Forest 19 - Western Queensland White Gum (Australian native)


Eucalyptus argophloia

Young Western Queensland white gum tree in Forest 19 Bark and trunk of Western Queensland white gum in Forest 19. E. Hawkes

Other common names

Chinchilla white gum, Queensland white gum

Origin of the species name

Eucalyptus from Latin meaning well-covered and describes the cap on the flower bud; argophloia from Greek argos meaning white or bright, and phloios meaning bark.

Family

Myrtaceae

Date planted

February 2009

Lifespan

Unknown

Leaves of Western Queensland white gum in Forest 19

General description

This is a medium-sized to tall evergreen tree and usually has a very upright form with often more than half the trunk's height clear of branches. It has a striking smooth white trunk on which older bark can become a colourful pinkish grey. The sometimes narrow lance-shaped leaves grow to about 15cm and the small hemispherical fruit are held in groups of up to seven. Height 35m Spread 10m.

Natural distribution and habitat

The species is native to southern inland Queensland, Australia where it grows in clayey soils on or near the edges of flats, in areas with limited topographic relief.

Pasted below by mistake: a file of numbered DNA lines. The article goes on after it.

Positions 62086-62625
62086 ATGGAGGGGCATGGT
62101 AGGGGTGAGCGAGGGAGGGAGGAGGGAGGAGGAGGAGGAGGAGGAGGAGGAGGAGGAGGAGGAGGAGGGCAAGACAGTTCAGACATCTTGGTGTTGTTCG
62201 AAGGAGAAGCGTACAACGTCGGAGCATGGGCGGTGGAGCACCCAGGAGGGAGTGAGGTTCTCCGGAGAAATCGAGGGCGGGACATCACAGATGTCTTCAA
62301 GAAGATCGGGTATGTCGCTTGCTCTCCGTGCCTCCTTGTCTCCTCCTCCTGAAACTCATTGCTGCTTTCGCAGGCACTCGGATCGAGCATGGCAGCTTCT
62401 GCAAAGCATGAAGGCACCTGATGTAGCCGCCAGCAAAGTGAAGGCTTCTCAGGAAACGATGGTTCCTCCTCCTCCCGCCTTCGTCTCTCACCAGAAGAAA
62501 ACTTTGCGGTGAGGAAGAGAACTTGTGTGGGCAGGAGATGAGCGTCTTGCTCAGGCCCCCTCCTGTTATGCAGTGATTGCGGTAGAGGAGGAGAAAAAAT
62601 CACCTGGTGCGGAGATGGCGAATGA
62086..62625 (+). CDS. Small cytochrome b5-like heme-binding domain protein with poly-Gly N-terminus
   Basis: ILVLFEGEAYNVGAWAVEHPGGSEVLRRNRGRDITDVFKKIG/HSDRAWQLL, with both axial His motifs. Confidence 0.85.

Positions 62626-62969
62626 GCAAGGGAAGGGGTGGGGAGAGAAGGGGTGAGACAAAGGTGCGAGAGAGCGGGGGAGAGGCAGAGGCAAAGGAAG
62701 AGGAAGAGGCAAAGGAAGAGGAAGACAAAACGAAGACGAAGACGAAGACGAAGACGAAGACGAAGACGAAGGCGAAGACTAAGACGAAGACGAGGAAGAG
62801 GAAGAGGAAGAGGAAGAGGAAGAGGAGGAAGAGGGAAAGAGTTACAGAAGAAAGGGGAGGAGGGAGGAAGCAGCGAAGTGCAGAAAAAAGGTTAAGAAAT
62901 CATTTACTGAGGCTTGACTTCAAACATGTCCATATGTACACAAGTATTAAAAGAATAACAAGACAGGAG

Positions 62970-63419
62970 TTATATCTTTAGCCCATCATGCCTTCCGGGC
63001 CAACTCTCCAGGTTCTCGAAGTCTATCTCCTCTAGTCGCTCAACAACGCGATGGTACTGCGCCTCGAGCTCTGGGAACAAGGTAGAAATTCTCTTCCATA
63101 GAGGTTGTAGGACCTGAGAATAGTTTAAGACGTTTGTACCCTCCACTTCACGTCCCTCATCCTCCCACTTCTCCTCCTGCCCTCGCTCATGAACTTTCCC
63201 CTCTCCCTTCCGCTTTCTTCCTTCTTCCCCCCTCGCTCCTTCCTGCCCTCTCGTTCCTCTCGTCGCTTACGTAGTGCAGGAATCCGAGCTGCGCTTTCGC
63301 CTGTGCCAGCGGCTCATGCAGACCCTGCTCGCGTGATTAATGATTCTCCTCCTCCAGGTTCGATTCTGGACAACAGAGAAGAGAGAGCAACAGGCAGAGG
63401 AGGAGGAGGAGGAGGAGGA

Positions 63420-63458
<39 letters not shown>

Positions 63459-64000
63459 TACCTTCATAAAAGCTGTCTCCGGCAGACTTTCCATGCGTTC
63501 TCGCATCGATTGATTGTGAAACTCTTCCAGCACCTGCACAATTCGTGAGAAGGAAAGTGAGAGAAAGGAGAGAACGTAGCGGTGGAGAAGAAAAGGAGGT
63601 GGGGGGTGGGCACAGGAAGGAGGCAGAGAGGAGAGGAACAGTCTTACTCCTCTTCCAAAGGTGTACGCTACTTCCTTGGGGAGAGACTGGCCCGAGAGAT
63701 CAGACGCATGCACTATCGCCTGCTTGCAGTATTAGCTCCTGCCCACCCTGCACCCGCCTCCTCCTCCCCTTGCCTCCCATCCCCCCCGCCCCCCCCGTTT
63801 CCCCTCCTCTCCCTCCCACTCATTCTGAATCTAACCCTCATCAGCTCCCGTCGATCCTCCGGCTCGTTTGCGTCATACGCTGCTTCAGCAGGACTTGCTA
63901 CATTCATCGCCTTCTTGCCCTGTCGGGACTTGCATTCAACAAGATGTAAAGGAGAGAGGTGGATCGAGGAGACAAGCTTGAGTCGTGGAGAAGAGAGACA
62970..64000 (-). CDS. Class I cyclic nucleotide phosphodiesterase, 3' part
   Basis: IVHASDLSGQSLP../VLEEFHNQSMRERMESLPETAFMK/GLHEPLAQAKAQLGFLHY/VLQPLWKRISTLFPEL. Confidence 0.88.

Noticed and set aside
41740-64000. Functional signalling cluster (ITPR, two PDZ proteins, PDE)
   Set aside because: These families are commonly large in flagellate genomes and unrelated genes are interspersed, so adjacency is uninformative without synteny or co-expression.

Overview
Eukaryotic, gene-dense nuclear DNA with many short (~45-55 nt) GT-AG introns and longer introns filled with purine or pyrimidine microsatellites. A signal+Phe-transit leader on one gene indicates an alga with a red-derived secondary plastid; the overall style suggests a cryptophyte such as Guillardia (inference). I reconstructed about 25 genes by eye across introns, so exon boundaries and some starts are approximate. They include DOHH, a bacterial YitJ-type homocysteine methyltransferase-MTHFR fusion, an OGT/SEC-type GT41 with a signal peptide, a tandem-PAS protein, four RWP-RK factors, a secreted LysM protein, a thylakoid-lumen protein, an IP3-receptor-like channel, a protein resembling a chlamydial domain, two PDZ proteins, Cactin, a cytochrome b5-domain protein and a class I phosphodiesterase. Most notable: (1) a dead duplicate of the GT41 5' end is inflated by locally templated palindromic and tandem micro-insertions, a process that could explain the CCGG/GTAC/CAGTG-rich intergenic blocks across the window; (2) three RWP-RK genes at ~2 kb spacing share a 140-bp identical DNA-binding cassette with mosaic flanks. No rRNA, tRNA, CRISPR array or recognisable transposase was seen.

Conservation status

It is classified as a threatened species and the main identified threat continues to be habitat destruction for agriculture and grazing. Potential threats include: harvesting for timber; lack of seedling regeneration due to weeds or planted pasture species, and road widening and maintenance activity. Its spread is now very restricted and is found in an area of only 15,000 hectares.

Uses

The timber is very hard and highly resistant to decay when in contact with the ground or in damp or poorly ventilated conditions. The heartwood is deep red, hard, heavy and strong. The wood has been used for poles, posts, general construction and firewood. Oil from the leaves has potential for medicinal use but the concentration in the leaves is low.

Planting pattern

Planted in clusters of seven trees with six trees forming a hexagon and one on the centre. Rows of trees have also been planted around the forest boundary in a regular diamond grid pattern.

Further reading

Boland DJ, MIH Brooker, GM Chippendale, N Hall, BPM Hyland, RD Johnston, DA Kleinig, MW McDonald and JD Turner (2006) Forest Trees of Australia (5th Edition) CSIRO Publishing.